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The weight of expectation can be a hefty burden. Three years ago, The Twilight Sad were something of an unknown quantity outside of Glasgow's vibrant live scene. Fast forward a few months and all that suddenly changed thanks to their impeccable debut Fourteen Autumns And Fifteen Winters, a record that was as near to perfection as any established act - let alone one still going through its formative phase - could ever wish to hope for. Sure, the potential had been there even before that nine-piece opus landed; listen to 'Three Seconds Of Dead Air' off their eponymous EP, released just a few months beforehand and it was plain for all to see that this band were streets ahead of any of their contemporaries (on this side of the pond, at least).
No, their biggest challenge was always going to be following up such a masterpiece as Fourteen Autumns..., an unenviable task at best. Nevertheless, the early signs looked promising. Last December's limited edition tour compendium The Twilight Sad Killed My Parents And Hit The Road hinted that while musically they appeared to be stuck between a rock and a hard place, lyrically the themes for the next record would take on an even more darker angle than those on its predecessor. Of the two untitled tracks that have since made the transition from Killed My Parents... to Forget The Night Ahead, the previously stripped down 'The Room' comes complete with a thudding echo of drums over the previously candescent piano backdrop while 'The Neighbours Can't Breathe', already reticent due to the excessive amount reverb and feedback pooled into the live version, now adds an extra lair of dense fug, making most of the lyrical content inaudible.
Their shows at this year's Great Escape festival also added an extra level of anticipation for Forget The Night Ahead's arrival, newer material such as previous single 'I Became A Prostitute' and 'Seven Years Of Letters' fitting in admirably with the likes of 'And She Would Darken The Memory' and 'Cold Days From The Birdhouse'. This would have suggested a business as usual ethic had singer and main lyricist James Graham not told us beforehand that this would be the record that defines The Twilight Sad as a band.
Although guitarist Andy MacFarlane is once again responsible for the record's production, former Delgado Paul Savage's role behind the mixing desk should not be underestimated, particularly when it comes to creating that fine balance between melody and aggression Graham has so often talked about in interviews. Indeed, that is none more evident than on opener 'Reflection Of The TV', a song that initially feels like a continuation of Fourteen Autumns...' sonic harshness married with bittersweet laments resulting in the singer's claim "I'm more than a fighter, you know...". If ever a record wanted to make its intentions brutally clear from the outset then 'Reflections...' offers a perfectly weighted statement in a similar fashion to 'Cold Days From The Birdhouse'.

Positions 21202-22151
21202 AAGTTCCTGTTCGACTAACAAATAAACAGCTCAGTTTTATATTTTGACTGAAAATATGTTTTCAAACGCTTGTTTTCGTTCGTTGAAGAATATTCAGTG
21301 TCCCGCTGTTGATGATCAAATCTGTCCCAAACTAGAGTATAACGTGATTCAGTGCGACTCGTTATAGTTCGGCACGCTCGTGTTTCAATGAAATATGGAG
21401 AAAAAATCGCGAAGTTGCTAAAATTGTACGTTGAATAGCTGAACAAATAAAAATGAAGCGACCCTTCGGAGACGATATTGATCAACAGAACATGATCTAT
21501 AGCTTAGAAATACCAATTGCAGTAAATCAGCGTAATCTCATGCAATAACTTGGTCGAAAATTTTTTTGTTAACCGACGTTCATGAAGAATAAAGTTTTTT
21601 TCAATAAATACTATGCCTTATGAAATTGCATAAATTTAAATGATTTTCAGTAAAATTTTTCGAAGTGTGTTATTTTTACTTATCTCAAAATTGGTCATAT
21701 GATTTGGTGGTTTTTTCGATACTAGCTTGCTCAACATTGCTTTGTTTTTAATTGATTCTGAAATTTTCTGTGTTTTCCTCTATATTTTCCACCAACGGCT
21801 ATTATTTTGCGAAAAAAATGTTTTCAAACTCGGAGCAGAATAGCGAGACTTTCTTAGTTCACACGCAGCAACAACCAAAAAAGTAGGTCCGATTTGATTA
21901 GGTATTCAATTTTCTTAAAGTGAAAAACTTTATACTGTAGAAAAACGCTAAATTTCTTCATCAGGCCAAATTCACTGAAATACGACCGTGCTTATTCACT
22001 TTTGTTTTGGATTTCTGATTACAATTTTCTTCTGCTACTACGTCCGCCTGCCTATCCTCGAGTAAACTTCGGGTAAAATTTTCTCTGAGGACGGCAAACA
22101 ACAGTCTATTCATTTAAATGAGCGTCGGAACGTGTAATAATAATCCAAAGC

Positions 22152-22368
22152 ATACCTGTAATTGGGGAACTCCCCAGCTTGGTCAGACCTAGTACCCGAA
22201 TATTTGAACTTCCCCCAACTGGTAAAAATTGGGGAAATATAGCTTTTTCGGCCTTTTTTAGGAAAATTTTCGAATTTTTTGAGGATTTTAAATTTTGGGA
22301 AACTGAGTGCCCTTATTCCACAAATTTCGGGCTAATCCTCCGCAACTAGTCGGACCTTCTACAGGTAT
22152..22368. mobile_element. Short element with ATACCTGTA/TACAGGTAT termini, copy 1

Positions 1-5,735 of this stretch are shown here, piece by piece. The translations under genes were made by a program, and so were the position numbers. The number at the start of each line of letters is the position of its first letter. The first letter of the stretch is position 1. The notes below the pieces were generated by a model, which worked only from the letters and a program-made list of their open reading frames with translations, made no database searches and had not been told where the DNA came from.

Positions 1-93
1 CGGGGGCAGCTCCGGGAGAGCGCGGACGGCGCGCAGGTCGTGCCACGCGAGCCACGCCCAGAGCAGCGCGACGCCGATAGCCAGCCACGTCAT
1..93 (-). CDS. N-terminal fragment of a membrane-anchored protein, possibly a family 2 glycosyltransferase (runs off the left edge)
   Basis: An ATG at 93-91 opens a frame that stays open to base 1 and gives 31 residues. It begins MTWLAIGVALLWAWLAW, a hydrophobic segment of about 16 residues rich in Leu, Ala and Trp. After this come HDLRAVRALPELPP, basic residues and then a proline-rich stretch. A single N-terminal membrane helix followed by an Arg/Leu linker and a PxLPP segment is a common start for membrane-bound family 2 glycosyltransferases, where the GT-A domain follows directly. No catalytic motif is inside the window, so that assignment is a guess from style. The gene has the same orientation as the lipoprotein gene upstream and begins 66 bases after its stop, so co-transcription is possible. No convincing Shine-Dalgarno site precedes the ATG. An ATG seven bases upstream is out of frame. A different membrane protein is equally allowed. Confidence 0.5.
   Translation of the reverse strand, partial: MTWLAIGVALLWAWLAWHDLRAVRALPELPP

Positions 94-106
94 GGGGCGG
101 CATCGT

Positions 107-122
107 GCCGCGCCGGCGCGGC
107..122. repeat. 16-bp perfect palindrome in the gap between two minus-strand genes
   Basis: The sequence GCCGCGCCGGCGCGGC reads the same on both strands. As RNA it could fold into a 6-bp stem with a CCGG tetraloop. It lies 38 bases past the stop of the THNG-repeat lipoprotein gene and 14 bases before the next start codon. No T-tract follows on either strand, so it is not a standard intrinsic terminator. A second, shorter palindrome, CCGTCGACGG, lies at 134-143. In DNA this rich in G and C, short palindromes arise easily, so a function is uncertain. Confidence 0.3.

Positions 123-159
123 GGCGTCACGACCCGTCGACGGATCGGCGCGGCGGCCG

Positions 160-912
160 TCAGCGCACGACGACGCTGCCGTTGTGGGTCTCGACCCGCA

Meanwhile 'I Became A Prostitute' suggests the more traditional song-based approach hinted at last May had come to fruition, even if the repeated threat to "Bleed you dry" resonates throughout '...Prostitute''s near radio-friendly ballast. In fact, as with Fourteen Autumns..., there's a penchant for acerbic one liners that punctuate Forget The Night Ahead, whether it be 'Seven Years Of Letters' insistence that "We're on a hiding to nowhere", 'Made To Disappear' taunting "You'll never find her on your own" or 'The Room' and its haunting chorus of "You're the grandson thrown in the corner, don't tell anyone else...". What Forget The Night Ahead lacks in comparison to its predecessor is that organic feel which made compositions like 'That Summer At Home I Had Become The Invisible Boy' appear so futile and desolate. In places, there are slight concerns that despite most of this record being written over a traumatic six-month period in the singer's life, there was also a nagging miasma at the back of the band's mind that they somehow needed to achieve mission impossible in terms of usurping Fourteen Autumns....
On the whole, despite being maybe three songs too long (less was certainly more on its predecessor) Forget The Night Ahead isn't a disappointment as such. If this were by any other band it would probably be heralded as a triumph, but as anyone who's witnessed The Twilight Sad in recent years will proclaim, they aren't just 'any other band', and having set ridiculously high standards in the past both on record and in the flesh, Forget The Night Ahead hovers above the line marked average rather than the higher echelons of greatness its creators undoubtedly strove to achieve.
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